An outgoing Microsoft manager hired to advance the company's Windows Live strategy said yesterday Microsoft failed to give him adequate support and lacks commitment for building a comprehensive online services platform.
Niall Kennedy joined Microsoft in April as program manager for a new feed-syndication platform for Windows Live services, but he claims he didn't get the resources needed for the project.
"I wasn't able to hire people," Kennedy said in an interview yesterday. He said he alone was expected to build the feed syndication engine, which would, among other things, provide a unified systems for integrating address books, RSS feeds, photos and other user content across the various Windows Live services. "It's not possible [for one person to do] when you're trying to serve 500 million users," Kennedy said.
He added that this kind of back-end platform for online services is required to provide "the seamless experience for users – the same that they have on the desktop."
Kennedy posted a message on his website on Tuesday about why he was leaving Microsoft after only four months. His last day at the company is 18 August, and he said he plans to start his own company.
Prior to joining Microsoft, Kennedy was a community manager at Technorati and a speaker at technology conferences about creating web communities and platforms.
Kennedy said he asked Microsoft executives why he was given such little support for a project the company specifically tapped him to oversee, but he said he is not at liberty to disclose what they told him.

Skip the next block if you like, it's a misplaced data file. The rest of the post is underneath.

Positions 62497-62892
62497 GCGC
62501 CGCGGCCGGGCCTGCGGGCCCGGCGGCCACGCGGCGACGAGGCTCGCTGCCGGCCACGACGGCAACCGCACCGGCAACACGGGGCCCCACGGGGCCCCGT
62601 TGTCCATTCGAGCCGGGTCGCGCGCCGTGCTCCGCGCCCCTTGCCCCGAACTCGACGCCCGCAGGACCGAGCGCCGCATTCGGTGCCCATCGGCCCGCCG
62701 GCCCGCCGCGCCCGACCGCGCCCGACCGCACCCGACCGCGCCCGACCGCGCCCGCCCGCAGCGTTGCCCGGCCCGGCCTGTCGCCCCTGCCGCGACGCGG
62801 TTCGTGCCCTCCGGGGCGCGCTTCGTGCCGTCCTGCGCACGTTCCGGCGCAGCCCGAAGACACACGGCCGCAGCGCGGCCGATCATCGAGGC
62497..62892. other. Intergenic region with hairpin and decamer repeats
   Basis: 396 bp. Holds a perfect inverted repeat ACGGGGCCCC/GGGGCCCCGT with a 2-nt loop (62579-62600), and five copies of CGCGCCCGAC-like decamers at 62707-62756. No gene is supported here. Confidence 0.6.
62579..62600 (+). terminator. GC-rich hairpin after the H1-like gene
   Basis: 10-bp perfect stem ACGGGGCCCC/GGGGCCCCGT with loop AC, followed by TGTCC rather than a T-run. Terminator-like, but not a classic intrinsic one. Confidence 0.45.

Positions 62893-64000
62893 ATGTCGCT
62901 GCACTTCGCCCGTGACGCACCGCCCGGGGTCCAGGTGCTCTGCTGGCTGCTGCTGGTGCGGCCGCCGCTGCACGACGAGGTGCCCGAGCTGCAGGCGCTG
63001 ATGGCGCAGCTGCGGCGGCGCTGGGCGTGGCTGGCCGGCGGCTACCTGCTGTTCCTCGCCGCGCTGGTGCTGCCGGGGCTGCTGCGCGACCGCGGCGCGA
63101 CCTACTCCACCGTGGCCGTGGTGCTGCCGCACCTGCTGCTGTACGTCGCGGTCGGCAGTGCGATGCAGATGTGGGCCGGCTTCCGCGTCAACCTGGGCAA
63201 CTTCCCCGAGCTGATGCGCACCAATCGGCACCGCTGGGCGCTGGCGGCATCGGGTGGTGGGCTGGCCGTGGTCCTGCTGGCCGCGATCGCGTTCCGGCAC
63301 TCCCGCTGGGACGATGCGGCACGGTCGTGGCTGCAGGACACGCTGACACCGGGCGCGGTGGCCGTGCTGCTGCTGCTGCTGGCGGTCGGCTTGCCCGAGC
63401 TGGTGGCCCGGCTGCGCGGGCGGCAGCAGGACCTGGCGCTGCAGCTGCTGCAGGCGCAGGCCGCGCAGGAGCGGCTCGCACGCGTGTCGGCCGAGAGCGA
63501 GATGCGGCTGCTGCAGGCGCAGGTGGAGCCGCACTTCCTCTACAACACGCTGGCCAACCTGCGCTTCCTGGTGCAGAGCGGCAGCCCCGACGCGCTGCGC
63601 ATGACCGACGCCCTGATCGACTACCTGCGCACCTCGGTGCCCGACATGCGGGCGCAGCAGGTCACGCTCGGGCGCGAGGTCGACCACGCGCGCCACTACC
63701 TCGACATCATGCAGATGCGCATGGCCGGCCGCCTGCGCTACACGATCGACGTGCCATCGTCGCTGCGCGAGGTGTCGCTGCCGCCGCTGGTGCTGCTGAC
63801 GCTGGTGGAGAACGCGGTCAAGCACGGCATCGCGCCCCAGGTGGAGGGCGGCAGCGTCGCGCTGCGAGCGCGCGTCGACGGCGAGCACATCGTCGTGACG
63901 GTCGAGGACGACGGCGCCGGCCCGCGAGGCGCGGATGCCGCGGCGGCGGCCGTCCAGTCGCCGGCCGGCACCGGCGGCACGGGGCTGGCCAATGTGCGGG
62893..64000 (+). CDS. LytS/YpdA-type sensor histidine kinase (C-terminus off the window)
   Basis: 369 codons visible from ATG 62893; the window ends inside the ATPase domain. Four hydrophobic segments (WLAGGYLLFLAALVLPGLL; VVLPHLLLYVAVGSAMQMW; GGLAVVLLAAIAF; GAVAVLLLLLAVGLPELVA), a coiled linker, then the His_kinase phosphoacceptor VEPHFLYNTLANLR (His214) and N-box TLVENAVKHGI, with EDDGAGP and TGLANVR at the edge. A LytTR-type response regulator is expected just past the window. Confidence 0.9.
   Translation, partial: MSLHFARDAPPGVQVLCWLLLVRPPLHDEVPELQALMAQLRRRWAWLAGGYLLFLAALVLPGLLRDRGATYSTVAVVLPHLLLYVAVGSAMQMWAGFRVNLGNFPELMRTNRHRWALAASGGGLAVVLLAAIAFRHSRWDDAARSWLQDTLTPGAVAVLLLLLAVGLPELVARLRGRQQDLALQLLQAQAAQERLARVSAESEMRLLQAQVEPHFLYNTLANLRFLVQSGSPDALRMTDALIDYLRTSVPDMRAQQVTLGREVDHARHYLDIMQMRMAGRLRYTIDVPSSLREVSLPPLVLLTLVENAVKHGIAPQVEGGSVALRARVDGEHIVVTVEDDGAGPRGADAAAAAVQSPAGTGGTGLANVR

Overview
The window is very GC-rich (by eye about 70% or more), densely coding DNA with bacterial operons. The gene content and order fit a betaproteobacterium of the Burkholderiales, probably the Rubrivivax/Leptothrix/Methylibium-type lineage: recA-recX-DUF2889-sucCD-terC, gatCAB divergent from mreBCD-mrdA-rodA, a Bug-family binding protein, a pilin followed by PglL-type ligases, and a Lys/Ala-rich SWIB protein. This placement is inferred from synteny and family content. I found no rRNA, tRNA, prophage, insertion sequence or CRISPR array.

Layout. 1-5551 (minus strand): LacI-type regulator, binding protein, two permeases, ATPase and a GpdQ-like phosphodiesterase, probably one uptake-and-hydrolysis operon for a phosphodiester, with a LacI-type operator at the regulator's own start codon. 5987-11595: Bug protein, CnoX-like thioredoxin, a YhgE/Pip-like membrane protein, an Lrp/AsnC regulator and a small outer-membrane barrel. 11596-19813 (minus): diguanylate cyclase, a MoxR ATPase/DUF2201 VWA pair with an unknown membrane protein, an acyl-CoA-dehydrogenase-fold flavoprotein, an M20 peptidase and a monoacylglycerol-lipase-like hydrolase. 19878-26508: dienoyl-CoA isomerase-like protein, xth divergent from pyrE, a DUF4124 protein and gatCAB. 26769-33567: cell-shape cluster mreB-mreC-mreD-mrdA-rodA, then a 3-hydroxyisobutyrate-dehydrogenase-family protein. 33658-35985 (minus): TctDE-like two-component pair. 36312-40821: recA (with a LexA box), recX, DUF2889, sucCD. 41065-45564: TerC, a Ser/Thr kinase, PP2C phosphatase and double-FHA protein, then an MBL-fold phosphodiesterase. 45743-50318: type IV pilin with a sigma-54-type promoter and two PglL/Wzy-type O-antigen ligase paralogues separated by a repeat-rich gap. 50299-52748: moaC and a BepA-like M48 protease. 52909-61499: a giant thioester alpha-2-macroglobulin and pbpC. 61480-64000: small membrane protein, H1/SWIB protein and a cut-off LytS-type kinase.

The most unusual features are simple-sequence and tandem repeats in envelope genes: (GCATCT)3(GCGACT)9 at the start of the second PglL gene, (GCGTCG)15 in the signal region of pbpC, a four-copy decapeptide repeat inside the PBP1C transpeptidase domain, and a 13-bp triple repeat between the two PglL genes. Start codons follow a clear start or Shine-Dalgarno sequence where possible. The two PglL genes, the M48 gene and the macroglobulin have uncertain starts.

In his message, Kennedy said he was extremely hopeful about Microsoft's plan to create a host of online services to compete with Yahoo and Google when he joined Microsoft. The company formally announced this plan last November.
"The Windows Live initiative got off to a huge start, with lots of new services created and an 'invest to win' strategy in the new division," he wrote. "There were so many new programs created and headcount opening up. Microsoft told Wall Street it would be spending $2bn (about £1.1bn) more than anticipated in the short term to cover these new costs including more than 10,000 new hires over the last fiscal year."
However, when it became apparent soon after that Wall Street thought Microsoft was not doing a good job managing its costs, the company's stock took a hit and the company in turn backed off on some Windows Live efforts, Kennedy wrote.
"Windows Live is under some heavy change, reorganisation, pullback and general paralysis, and unfortunately my ability to perform, hire and execute was completely frozen as well," he said.
In an emailed statement from its public relations firm, Microsoft said it is not pulling back on its Windows Live effort at all and is "totally committed and seeing great momentum across the company".